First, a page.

The fuel for investors’ great migration from active to passive strategies–demands for transparency, aligned interests, and lower costs from fund buyers and regulators—is unlikely to run out anytime soon.

October 31, 2019

How Can Active Management Thrive in the Passives Age?

Think active and passive investments can’t coexist successfully side by side? That Vanguard, America’s largest index fund provider, is also the country’s third largest active fund manager suggests otherwise.

If there’s room active and passive management to flourish at America’s biggest fund manager, there should be space for both to thrive in the industry writ large. But active managers that don’t rethink their product strategies will struggle. Instead of facing index funds head-on, a better approach benefits from their rise. In fact, as demand for passives rises, so should demand for certain categories of active strategies.

When demand for one product increases demand for another, economists call it a complementary good. Hardware and software are classic complementary goods. When hardware sales rise, software sales go up too. Bill Gates knew this relationship well when he licensed the MS-DOS system to IBM clones in the 1980s. As commoditization made PCs cheaper, more people bought PCs. Increasing PC sales meant more demand for its complementary good, Microsoft’s MS-DOS operating system. As his operating system became ever more valuable, Gates became richer than god. The more expensive substitute, the Macintosh, sunk into long-term decline. No surprise there: All else equal, economic theory tells us that when demand for one product decreases demand for its substitute.

This tale—commoditized, low-cost product takes share from more-expensive substitutes—might sound familiar to active managers that have lost ground to index fund competitors in recent years. As Apple learned in the 1980s and 1990s, competing with much less costly substitutes is at best an uphill climb. But active managers without the massive scale to challenge indexing giants aren’t necessarily doomed. Like the software producers that thrived as PC sales soared, active managers can excel by developing complements to the passive offerings increasingly at the heart of investor portfolios. Far from being its death knell, indexing can be good for the right kind of active strategy.  

Make the Sum Greater Than the Parts

Complementary goods are more valuable together than apart. (What use would hardware be without software?) Tough-to-index asset classes like alternatives, private equity, or multi-sector bonds are too volatile to hold on their own, but their diversification benefits mean they may improve upon the risk-adjusted results investors could earn from an all-index portfolio. So might less efficient and less liquid market segments like international small caps, emerging markets where active managers enjoy better odds of success. By contrast, investors can easily substitute passive alternatives in efficient, relatively liquid markets like US large caps and investment-grade bonds. Indexes do a better job replicating the opportunity set in areas like these, so it’s no coincidence that they’ve been where index fund penetration has been greatest.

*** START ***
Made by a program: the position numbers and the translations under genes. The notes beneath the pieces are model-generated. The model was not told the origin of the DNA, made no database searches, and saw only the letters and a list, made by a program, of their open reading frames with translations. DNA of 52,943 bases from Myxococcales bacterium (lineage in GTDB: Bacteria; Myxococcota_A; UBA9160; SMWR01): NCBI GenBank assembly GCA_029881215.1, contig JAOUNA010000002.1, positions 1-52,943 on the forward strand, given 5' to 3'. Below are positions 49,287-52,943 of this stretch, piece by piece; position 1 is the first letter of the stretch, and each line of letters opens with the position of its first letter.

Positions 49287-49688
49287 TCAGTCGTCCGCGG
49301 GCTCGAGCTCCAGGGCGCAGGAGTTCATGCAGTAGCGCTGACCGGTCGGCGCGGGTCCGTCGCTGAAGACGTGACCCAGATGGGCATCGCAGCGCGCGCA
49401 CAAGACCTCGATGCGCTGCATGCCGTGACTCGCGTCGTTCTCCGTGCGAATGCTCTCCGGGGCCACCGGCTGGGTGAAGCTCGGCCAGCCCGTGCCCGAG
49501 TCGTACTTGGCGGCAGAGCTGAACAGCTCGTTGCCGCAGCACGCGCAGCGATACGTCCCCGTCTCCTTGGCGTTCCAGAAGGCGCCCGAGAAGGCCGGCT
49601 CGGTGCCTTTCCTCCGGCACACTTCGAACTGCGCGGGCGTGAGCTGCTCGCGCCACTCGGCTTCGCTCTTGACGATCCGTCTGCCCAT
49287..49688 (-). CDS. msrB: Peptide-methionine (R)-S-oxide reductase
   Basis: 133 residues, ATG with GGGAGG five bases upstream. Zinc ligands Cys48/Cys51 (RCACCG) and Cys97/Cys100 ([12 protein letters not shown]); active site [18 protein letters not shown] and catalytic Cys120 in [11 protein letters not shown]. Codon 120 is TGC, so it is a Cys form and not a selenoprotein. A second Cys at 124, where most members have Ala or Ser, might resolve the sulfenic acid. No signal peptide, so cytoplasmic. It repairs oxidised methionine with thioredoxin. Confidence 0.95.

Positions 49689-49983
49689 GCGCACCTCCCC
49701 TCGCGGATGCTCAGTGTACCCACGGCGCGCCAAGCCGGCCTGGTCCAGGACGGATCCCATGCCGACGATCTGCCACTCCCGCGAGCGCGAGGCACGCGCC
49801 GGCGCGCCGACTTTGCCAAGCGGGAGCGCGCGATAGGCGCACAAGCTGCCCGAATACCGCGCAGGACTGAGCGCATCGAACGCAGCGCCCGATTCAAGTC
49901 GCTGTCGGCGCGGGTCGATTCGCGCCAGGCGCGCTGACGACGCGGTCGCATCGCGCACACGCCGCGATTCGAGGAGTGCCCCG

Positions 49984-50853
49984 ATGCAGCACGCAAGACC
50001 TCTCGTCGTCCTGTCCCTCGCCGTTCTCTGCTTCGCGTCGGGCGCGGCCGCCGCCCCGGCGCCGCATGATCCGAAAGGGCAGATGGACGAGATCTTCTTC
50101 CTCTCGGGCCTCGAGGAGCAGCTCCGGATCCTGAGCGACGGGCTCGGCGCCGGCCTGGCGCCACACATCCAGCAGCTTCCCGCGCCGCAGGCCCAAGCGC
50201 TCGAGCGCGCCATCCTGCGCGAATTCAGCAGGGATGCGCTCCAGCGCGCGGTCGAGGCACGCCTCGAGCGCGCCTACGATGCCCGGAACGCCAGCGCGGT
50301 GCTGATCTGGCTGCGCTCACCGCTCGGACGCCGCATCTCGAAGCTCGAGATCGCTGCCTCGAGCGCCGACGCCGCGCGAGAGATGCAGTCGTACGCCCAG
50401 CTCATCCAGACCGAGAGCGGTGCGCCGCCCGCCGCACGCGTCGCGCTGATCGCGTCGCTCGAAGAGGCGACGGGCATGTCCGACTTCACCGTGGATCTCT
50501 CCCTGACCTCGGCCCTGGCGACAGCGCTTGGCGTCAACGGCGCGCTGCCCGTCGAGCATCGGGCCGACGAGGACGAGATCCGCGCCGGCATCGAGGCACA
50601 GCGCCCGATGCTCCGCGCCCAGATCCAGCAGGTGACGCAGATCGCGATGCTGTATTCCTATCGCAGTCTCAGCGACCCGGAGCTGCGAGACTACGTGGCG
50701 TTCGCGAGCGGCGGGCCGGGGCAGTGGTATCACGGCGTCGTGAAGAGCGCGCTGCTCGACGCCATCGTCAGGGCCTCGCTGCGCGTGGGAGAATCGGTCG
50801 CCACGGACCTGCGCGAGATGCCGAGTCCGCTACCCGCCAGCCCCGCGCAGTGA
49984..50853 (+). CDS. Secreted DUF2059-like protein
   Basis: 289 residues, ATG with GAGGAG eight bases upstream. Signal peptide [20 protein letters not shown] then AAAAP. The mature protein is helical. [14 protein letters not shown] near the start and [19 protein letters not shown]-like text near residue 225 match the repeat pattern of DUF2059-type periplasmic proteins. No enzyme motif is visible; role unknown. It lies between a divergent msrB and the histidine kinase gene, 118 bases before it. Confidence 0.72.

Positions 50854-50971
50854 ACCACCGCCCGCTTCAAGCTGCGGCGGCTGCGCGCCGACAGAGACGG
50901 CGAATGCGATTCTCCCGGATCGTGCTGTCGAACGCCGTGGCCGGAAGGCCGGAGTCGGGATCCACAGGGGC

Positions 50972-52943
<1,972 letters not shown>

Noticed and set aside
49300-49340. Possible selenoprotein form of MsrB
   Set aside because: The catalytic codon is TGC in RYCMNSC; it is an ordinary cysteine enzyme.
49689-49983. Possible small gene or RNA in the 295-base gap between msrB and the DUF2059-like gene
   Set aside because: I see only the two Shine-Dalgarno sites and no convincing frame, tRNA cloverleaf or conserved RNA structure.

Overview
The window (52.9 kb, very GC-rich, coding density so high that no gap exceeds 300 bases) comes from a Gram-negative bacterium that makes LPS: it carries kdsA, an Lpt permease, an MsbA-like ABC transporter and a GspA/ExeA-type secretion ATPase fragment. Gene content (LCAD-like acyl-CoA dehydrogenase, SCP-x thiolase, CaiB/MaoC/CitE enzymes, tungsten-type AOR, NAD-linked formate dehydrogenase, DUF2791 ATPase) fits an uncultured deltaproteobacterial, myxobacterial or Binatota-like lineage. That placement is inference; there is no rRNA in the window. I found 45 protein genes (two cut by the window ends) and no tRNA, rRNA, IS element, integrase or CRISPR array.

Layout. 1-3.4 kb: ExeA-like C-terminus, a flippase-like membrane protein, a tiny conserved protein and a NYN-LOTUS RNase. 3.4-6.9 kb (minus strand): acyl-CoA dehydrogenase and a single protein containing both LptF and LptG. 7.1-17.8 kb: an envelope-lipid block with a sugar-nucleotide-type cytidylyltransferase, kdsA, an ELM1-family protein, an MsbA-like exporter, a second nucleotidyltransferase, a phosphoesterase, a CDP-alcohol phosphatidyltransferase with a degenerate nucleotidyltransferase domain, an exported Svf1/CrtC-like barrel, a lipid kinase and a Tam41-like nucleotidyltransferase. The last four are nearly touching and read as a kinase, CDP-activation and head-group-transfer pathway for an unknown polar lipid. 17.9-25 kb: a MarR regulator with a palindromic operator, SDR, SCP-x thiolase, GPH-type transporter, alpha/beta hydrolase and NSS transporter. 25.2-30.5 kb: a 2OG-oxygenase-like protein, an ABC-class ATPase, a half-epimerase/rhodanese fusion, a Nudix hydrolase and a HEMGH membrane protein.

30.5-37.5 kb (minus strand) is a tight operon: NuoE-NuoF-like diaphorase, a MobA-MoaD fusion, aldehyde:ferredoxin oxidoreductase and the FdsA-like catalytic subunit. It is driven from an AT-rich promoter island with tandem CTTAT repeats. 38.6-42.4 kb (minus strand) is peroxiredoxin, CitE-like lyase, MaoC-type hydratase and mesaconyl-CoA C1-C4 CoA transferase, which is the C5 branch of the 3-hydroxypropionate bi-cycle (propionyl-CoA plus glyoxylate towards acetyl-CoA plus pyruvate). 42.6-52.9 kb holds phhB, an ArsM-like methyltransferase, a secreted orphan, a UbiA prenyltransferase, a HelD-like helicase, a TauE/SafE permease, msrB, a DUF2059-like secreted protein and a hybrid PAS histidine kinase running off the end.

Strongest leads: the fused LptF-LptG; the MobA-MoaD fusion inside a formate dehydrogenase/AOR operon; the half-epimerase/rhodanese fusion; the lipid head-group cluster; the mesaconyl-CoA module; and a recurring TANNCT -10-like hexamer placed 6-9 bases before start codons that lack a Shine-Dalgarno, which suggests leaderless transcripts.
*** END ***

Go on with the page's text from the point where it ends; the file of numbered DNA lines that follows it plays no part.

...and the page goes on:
Understandably, business strategists still use Apple’s steep decline in the 1990s as a lesson of what not to do. But even at its low point, the firm still dominated creative fields like graphic design and video editing. PCs were ubiquitous but they still weren’t right for everyone. That’s why Mac users still paid premium price tags. For similar reasons, active managers can command premium pricing when the passive alternatives are (or at least are believed to be) inferior. And there will always be investors who crave market-beating returns no matter the odds and despite the added costs. (In fact, markets couldn’t function without them!)

Apple’s resurgence in the 2000s is also instructive. The firm’s revival resulted not from regaining lost ground but by creating new ground. Jim Collins, the celebrated author of business books like Good to Great, traces the firm’s rebirth to CEO Steve Jobs’ decision to create a version of its free iTunes software for Windows. The move paved the way for iPod and later the iPhone to become global juggernauts. Ironically, the PC was the foundation on which Apple established mobile preeminence. Microsoft’s failure in creating Windows substitute to Apple’s iOS might have triggered its decline but its shifting to complementary mobile-based apps meant the iPhone helped give the Office monopoly it established in the desktop era new life in the mobile era.

Active Management is Dead, Long Live Active Management!

Active managers should dispense with the idea that they’ll revive their businesses by retaking ground they’ve lost to passive competitors. The fuel for investors’ great migration from active to passive strategies–demands for transparency, aligned interests, and lower costs from fund buyers and regulators—is unlikely to run out anytime soon. The economics of asset management have changed as permanently as they did when PC dominance overtook computing. There’s no reclaiming past glories but there’s room for active managers to create new ones.

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